OMD: The counterpoint to this is Thomas's suicide attempt. Fellowes spent the greater part of this season trying to rebuild Barrow's humanity. Despite having once been seemingly irredeemable, Thomas reaching the end of his rope and later admitting regret to the ways in which he's interacted with the staff in his past cashes in the pity card better than Mary's petulance throughout the episode.

WG: Maybe this is the main reason I dislike Fellowes, for making me care about Thomas.

OMD: Septimus Motherfucking Spratt. Who'd have thunk that he was Cassandra Jones? I knew instantly when they spoke of "Miss Jones's" secrecy that this advice columnist was a man, but Spratt? If Molesley didn't get such a big win in this episode, that reveal would have been the episode's high point for me. Even with the "where the fuck is Spratt?" tip-off from Violet, I was caught completely off-guard. I'm sure all of his columns are thinly veiled takedowns of Denker.

WG: I laughed out loud. It was a beautiful touch. You know everyone at Downton went back to their laptops and scoured through old columns to ferret out thinly veiled references to their own trials and tribs.

OMD: With all the time wasted this season on the completely uninteresting hospital board storyline and the positively awful second episode, it seems like this season could have spaced out the nuptials a bit more judiciously. Instead, Mary gets married four seconds after she destroys any goodwill the audience might have had for her, and the only one at her wedding that anyone is happy for is Mr. Talbot largely because it means we don't have to watch him bang his head into a brick wall any longer.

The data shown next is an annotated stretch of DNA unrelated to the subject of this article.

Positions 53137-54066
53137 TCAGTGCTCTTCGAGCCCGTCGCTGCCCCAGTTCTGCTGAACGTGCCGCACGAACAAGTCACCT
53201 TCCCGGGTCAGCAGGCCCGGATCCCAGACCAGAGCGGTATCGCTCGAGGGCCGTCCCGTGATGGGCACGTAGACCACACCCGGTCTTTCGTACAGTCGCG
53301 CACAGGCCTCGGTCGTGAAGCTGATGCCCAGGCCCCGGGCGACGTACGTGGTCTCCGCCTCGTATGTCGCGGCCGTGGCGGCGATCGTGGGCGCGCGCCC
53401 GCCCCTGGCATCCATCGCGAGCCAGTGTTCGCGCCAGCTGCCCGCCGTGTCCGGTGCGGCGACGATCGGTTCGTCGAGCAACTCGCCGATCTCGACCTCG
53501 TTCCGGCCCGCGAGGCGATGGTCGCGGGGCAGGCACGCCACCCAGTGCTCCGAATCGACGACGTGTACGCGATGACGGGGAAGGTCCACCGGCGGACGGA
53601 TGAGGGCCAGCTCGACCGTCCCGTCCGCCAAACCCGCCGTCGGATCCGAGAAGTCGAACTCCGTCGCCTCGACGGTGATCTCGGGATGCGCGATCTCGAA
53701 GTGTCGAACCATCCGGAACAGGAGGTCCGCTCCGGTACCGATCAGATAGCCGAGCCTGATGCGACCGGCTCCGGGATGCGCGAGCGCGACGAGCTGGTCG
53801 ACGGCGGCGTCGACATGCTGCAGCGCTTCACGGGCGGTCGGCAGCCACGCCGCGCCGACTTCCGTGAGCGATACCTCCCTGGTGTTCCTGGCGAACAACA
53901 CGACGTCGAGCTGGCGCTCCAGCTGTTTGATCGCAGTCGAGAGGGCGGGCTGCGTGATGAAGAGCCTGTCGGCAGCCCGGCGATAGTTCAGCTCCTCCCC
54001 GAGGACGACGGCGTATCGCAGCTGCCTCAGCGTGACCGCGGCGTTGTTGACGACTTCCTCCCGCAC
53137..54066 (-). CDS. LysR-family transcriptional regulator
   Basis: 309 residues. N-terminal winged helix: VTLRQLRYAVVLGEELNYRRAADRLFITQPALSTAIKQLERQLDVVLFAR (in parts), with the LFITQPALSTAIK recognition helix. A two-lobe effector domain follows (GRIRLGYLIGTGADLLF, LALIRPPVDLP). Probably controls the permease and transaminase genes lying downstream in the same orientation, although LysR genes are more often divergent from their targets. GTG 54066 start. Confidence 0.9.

WG: I'm thinking everything post-Matthew has failed to live up to the promise this series had pre-Matthew. Absolutely they could have focused on some of the relationships more, and shit-canned the silly hospital board kerfuffle. Same goes with the silly police interludes.

OMD: With just the special remaining, it looks like there will be two weddings thrown together haphazardly, with an outside shot at three, if Molesley gets his gal. While wedded bliss seems such a limiting means by which characters can achieve happiness, if these are the rules we're given in this world, may Molesley enjoy it, too.

WG: I hope all the characters get married. Thems that are already bonded by holy matrimony should get their vows refreshed. Pair them all up. In for a penny, in for a pound.